Father Christmas makes mistakes. There was the year Middle One was desperate for a particular new DS game. We watched him excitedly unwrap it in our bedroom on Christmas morning, as is our family tradition. The three of them drag their heavy stockings down from their rooms to ours and we all sit on our bed as they open everything. I take photos. The rest of the presents, the ones from “us” and other members of the family, are opened later, mid-morning, along with coffee and Florentines.
“I wonder what that can be?” I said.
“It’s the game I wanted!” He said.
“Really?” I said.
This is what it’s all about, I thought to myself. This is what makes it all worthwhile. All that tramping around the shops, stressing about ordering the turkey, wrapping all those hundreds of tiny presents, this look on a child’s face right now. But the look quickly changed from sunny joy, to disappointment. A great thundering cloud passed across it, right in front of my eyes, because the box was empty. No game. Nothing. Zilch.
Obviously Father Christmas wasn’t there to witness this crushing disappointment. If he had been he might have reflected upon what had gone wrong. Had he bought the game in Woolworths, perhaps? (This is going back a couple of years, you see.) Had he taken it to the tills at the front of the shop, rather than the ones at the back where they sold CDs and DVDs and games and then added them to the empty boxes from the display? Had the assistant at the front tills forgotten to do this and Father Christmas, in his pre-Christmas stress, not noticed either? Perhaps. But, as I say, Father Christmas wasn’t there so we were the ones left to pick up the pieces. And it wasn’t pretty.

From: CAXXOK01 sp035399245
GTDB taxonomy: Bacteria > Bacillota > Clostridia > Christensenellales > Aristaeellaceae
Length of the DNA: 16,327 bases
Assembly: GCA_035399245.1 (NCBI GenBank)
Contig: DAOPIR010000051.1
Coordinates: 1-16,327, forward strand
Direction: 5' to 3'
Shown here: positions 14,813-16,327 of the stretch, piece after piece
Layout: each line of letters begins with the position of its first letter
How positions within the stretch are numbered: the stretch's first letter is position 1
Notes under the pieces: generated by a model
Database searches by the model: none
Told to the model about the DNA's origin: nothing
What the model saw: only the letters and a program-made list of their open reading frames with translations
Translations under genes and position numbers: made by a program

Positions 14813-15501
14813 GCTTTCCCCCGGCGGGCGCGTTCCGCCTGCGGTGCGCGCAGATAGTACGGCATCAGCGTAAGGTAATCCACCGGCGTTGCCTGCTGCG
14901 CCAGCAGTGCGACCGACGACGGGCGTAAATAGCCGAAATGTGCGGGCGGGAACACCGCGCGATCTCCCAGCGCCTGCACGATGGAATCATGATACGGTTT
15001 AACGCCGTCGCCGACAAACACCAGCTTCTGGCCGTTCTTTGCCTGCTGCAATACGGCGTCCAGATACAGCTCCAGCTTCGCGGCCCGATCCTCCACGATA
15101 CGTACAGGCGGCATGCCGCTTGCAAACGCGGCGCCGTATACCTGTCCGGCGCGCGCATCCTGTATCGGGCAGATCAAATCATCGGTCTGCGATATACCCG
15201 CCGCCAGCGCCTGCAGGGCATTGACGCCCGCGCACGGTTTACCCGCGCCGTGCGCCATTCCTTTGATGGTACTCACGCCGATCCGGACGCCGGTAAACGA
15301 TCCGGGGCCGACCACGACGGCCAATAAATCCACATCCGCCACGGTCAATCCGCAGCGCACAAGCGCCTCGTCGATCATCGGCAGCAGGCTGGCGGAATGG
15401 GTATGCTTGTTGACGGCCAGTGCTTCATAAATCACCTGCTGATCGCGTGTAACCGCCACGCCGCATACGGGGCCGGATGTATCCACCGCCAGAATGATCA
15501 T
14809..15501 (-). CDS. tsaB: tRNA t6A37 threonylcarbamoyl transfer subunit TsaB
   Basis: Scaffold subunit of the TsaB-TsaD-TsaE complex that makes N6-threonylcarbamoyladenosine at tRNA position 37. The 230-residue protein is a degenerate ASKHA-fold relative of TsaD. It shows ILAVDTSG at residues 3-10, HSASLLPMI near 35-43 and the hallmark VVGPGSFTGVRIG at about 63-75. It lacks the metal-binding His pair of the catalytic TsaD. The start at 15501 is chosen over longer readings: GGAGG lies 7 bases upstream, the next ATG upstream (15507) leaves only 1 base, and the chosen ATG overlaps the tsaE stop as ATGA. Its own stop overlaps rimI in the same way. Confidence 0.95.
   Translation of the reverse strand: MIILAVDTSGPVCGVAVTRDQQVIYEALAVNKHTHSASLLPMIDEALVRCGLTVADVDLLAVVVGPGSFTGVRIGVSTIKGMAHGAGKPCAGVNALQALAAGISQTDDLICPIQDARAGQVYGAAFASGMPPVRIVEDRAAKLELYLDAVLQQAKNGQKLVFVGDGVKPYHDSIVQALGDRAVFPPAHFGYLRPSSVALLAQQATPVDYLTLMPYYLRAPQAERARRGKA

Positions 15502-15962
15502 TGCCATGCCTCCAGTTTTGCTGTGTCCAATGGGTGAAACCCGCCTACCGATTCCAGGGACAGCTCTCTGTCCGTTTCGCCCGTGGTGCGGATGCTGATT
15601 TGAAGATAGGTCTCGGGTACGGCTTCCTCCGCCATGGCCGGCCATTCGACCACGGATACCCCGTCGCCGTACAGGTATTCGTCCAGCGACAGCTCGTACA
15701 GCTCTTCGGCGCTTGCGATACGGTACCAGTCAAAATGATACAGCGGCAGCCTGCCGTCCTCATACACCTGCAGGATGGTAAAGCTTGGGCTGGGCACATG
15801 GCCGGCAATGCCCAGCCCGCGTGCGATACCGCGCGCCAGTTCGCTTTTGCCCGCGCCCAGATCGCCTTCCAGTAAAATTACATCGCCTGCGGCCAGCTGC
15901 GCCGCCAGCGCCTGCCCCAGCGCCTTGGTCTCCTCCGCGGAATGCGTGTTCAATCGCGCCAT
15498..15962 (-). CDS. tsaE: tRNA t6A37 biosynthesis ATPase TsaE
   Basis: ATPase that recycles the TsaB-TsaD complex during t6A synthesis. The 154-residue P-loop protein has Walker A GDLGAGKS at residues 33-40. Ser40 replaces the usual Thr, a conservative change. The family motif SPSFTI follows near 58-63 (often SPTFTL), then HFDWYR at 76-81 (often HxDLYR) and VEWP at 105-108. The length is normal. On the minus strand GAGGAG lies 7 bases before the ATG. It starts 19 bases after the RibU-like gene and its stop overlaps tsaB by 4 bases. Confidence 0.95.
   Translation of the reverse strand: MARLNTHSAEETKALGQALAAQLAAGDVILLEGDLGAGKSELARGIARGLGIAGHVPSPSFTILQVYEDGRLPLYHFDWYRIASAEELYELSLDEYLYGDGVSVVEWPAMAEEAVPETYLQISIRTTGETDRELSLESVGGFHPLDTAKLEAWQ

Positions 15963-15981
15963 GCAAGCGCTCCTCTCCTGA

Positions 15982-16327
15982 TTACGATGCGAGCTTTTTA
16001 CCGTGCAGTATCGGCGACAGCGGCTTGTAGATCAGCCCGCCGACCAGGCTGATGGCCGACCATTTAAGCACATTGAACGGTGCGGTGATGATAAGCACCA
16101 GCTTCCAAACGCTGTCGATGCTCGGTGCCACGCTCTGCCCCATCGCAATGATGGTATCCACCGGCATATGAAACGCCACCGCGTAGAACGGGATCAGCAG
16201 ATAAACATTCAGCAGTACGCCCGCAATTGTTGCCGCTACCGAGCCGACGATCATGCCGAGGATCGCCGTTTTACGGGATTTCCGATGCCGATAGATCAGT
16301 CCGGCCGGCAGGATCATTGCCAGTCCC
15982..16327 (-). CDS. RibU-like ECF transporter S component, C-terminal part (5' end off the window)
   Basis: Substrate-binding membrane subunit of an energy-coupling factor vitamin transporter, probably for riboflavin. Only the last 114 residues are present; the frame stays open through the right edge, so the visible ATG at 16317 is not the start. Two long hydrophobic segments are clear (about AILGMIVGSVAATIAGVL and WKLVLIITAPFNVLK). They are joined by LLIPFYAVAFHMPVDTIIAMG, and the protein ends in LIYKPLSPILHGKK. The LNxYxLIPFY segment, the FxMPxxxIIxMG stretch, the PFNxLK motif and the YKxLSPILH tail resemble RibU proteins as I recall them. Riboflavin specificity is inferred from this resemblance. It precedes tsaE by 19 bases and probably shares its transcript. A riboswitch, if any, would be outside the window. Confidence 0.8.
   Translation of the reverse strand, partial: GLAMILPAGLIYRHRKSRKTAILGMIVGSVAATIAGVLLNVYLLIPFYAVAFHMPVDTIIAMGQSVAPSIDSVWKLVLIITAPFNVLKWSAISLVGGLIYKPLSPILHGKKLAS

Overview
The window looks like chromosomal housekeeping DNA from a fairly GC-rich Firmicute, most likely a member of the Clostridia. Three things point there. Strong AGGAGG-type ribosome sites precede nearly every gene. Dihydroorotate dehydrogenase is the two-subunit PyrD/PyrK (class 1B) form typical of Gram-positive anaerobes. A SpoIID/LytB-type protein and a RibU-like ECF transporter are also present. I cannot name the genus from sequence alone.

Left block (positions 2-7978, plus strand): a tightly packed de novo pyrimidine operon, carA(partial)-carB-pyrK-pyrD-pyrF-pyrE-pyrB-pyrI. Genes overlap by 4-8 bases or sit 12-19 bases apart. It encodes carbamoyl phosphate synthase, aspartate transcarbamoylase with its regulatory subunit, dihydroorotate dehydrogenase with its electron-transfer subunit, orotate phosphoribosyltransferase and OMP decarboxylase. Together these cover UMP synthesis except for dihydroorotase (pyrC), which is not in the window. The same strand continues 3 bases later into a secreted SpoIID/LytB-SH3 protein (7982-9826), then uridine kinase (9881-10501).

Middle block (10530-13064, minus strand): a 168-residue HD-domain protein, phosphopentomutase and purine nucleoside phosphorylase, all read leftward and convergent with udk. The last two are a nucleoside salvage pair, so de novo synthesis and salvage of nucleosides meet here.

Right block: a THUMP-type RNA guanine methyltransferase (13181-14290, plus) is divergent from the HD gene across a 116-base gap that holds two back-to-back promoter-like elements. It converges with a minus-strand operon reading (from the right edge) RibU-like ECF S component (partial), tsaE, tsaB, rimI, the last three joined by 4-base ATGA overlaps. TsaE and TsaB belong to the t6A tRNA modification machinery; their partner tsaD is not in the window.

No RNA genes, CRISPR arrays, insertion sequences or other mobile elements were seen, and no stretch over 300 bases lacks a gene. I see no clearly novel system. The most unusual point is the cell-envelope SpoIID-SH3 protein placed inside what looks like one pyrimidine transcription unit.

This year he messed up as well. He doesn’t usually even attempt to deliver the presents until well after midnight when, I guess, he can be sure they’re all asleep. But I think he got cocky and over-confident. Perhaps he knew they’d all been skating at Somerset house with friends in the afternoon and were shattered? (Youngest says Father Christmas knows everything, even if you’ve been “naughty or nice," because it says so in that song.)
Whatever the reason, Father Christmas delivered his presents early this year, before midnight, (I think he was keen to get to bed) and shortly after, we heard stirrings and the patter of little footsteps coming downstairs to our room and there was a little bleary-eyed boy, with a bulging sack clutched to his chest and a big smile on his face, standing at the end of our bed.
“He’s been!” He cried.
“It’s not morning!” We cried back.
After much cajoling we managed to get him back into his bed (cursing that Father Christmas all the while) only for him to reappear shortly after, and then again, and then again, until, finally, at about 2 am, we gave up and let him stay in our bed where he thrashed around and fell asleep about an hour later. I didn’t.
Most parents of young children experience Christmas day through a haze of exhaustion, I know we have in the past. But we really thought those days were over. Apparently not. I hope next year Father Christmas gets his act together. But I suppose he must be getting on a bit by now.